* Davis, John, "Paradise to Prison - Studies in Genesis", Grand Rapids: Baker Book House, 1975, p. 23
* P.N. Benware, "Survey of the Old Testament," Moody Press, Chicago IL, (1993).
* Bloom, Harold and Rosenberg, "David The Book of J", Random House, NY, USA 1990.
* Friedman, Richard E. "Who Wrote The Bible?", Harper and Row, NY, USA, 1987.
* Stone, Nathan, "Names of God", Chicago: Moody Press, 1944, p. 17.
* Nicholson, E. "The Pentateuch in the Twentieth Century: The Legacy of Julius Wellhausen" Oxford University Press, 2003.
* Tigay, Jeffrey, Ed. "Empirical Models for Biblical Criticism" University of Pennsylvania Press, Philadelphia, PA, USA 1986
* J.D. Douglas et al, "Old Testament Volume: New Commentary on the Whole Bible," Tyndale, Wheaton, IL, (1990)

See also

* Allegorical interpretations of Genesis

* Biblical criticism

* Documentary hypothesis

* Enuma Elish

* Creation myth

External links

Sources for the Biblical text

* [ Chapter 1] [ Chapter 2] (Hebrew-English text)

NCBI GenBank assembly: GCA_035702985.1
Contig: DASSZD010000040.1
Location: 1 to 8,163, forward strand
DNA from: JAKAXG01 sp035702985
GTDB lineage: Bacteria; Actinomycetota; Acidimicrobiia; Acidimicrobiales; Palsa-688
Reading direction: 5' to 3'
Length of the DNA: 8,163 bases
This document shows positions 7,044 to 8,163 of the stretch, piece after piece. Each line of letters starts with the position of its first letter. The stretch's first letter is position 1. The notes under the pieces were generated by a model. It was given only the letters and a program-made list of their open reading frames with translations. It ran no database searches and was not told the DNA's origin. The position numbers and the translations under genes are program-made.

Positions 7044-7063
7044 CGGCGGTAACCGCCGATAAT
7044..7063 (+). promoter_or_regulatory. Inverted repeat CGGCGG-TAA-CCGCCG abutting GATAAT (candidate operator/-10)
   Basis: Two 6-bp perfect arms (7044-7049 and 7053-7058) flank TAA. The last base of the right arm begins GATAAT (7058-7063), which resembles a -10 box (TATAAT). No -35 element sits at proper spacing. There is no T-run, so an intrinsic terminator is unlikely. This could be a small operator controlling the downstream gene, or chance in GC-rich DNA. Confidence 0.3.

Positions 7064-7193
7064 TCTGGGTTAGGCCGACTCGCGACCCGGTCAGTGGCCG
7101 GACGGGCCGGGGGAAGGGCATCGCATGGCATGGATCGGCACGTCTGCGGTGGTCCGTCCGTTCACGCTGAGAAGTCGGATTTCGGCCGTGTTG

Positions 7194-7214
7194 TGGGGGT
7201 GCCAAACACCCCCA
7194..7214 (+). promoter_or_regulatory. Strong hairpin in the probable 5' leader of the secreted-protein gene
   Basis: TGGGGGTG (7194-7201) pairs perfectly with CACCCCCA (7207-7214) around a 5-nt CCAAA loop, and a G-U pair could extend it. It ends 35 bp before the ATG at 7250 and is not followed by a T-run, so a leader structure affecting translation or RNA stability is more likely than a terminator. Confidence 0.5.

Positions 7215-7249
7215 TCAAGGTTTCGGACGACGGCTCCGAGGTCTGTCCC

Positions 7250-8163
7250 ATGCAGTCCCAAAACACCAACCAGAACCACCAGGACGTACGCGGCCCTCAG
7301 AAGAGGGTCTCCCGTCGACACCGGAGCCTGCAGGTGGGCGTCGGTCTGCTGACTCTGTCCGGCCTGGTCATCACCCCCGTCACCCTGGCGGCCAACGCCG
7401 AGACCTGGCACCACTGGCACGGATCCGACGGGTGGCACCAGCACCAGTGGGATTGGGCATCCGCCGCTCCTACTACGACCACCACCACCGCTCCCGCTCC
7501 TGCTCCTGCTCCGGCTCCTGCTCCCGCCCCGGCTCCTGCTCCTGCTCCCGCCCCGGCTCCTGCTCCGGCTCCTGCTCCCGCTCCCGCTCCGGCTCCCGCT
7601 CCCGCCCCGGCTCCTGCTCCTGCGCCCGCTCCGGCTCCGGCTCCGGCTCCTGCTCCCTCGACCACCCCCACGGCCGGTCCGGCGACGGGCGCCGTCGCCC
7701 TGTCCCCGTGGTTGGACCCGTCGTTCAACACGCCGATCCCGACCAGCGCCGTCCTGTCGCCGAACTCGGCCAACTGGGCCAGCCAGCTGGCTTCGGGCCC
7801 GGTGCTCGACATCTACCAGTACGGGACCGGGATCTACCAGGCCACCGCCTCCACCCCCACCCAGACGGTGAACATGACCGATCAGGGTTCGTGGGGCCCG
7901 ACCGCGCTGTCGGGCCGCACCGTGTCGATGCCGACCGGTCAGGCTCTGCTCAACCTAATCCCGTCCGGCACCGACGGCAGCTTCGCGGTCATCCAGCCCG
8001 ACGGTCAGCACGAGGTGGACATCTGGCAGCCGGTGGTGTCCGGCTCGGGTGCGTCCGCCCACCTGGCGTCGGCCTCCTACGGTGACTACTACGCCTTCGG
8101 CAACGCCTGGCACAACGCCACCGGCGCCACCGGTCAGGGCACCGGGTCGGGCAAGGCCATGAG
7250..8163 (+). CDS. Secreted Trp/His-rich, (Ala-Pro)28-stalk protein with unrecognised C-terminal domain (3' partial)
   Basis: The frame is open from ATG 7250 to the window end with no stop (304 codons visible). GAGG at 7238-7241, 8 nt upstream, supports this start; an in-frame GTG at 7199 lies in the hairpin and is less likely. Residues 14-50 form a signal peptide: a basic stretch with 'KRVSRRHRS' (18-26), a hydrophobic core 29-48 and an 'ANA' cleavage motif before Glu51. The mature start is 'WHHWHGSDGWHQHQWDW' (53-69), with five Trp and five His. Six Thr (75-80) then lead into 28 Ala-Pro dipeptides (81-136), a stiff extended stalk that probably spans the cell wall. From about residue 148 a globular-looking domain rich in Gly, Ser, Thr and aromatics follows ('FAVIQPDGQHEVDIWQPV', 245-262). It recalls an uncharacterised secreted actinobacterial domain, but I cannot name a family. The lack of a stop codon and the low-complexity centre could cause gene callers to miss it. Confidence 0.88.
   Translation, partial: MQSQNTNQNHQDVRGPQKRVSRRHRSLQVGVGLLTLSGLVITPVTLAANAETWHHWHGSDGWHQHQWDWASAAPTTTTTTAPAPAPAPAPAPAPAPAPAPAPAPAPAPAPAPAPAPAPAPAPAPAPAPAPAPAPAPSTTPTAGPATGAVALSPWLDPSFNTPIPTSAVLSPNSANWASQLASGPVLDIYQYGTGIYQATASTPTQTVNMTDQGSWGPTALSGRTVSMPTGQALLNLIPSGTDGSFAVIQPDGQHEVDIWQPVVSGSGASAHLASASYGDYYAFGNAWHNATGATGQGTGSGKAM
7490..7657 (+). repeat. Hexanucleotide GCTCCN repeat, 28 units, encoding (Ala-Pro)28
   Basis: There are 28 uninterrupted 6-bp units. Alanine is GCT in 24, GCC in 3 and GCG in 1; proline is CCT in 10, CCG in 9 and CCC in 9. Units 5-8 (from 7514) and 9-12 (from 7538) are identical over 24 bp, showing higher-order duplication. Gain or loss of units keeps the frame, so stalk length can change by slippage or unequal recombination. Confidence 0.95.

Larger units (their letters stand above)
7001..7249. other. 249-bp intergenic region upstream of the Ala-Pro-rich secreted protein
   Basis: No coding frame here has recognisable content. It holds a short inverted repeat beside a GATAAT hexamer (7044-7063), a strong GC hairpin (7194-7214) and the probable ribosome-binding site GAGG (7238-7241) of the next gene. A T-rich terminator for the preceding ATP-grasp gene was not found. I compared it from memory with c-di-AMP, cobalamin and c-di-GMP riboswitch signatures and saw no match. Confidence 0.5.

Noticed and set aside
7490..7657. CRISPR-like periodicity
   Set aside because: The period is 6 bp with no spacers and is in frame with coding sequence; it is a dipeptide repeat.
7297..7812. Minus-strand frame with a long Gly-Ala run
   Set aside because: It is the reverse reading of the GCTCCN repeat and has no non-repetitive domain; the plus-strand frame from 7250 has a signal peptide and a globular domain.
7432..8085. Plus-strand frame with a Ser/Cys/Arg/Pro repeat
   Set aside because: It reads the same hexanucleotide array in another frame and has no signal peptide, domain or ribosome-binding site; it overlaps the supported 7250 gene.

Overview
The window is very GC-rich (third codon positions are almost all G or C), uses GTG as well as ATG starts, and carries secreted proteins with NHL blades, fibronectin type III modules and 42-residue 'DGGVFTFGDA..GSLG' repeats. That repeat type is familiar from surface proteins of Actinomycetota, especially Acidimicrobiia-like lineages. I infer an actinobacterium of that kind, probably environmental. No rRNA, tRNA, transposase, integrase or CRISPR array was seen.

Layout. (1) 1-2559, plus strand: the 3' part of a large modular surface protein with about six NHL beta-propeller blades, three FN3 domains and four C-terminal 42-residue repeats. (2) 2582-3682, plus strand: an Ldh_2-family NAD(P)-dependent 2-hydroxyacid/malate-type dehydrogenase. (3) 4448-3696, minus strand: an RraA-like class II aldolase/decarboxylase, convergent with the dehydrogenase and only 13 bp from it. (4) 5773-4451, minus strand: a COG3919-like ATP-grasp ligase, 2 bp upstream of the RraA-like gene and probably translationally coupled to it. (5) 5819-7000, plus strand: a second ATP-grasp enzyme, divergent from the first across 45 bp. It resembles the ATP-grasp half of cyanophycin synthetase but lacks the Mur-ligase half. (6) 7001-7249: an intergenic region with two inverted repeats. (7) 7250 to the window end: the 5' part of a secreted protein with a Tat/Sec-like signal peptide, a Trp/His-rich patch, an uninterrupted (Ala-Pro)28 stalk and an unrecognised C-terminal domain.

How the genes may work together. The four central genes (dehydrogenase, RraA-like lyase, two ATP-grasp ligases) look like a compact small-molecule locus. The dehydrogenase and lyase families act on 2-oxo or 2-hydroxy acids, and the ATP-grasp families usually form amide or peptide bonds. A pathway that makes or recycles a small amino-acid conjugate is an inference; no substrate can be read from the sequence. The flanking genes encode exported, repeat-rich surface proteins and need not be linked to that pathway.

* [ Chapter 1] [ Chapter 2] (King James Version)
* [ Chapter 1] [ Chapter 2] (Revised Standard Version)
* [ Chapter 1] [ Chapter 2] (New Living Translation)
* [ Chapter 1] [ Chapter 2] (New American Standard Bible)
* [ Chapter 1] [ Chapter 2] (New International Version (UK))

Other resources

* [ Alexander Heidel, "Babylonian Genesis"] A classic text, at Wikibooks
* [ Paul H. Seely, "The Geographical Meaning of 'Éarth' and 'Seas' in Genesis 1:10", Westminster Theological Journal 59 (1997)] ANE cosmography.
* [ Paul H. Seely, "The Firmament and the Water Above", The Westminster Theological Journal 53 (1991)] ANE cosmography
* [ Review of James P. Allen, "The Egyptian Pyramid Texts" (2005)]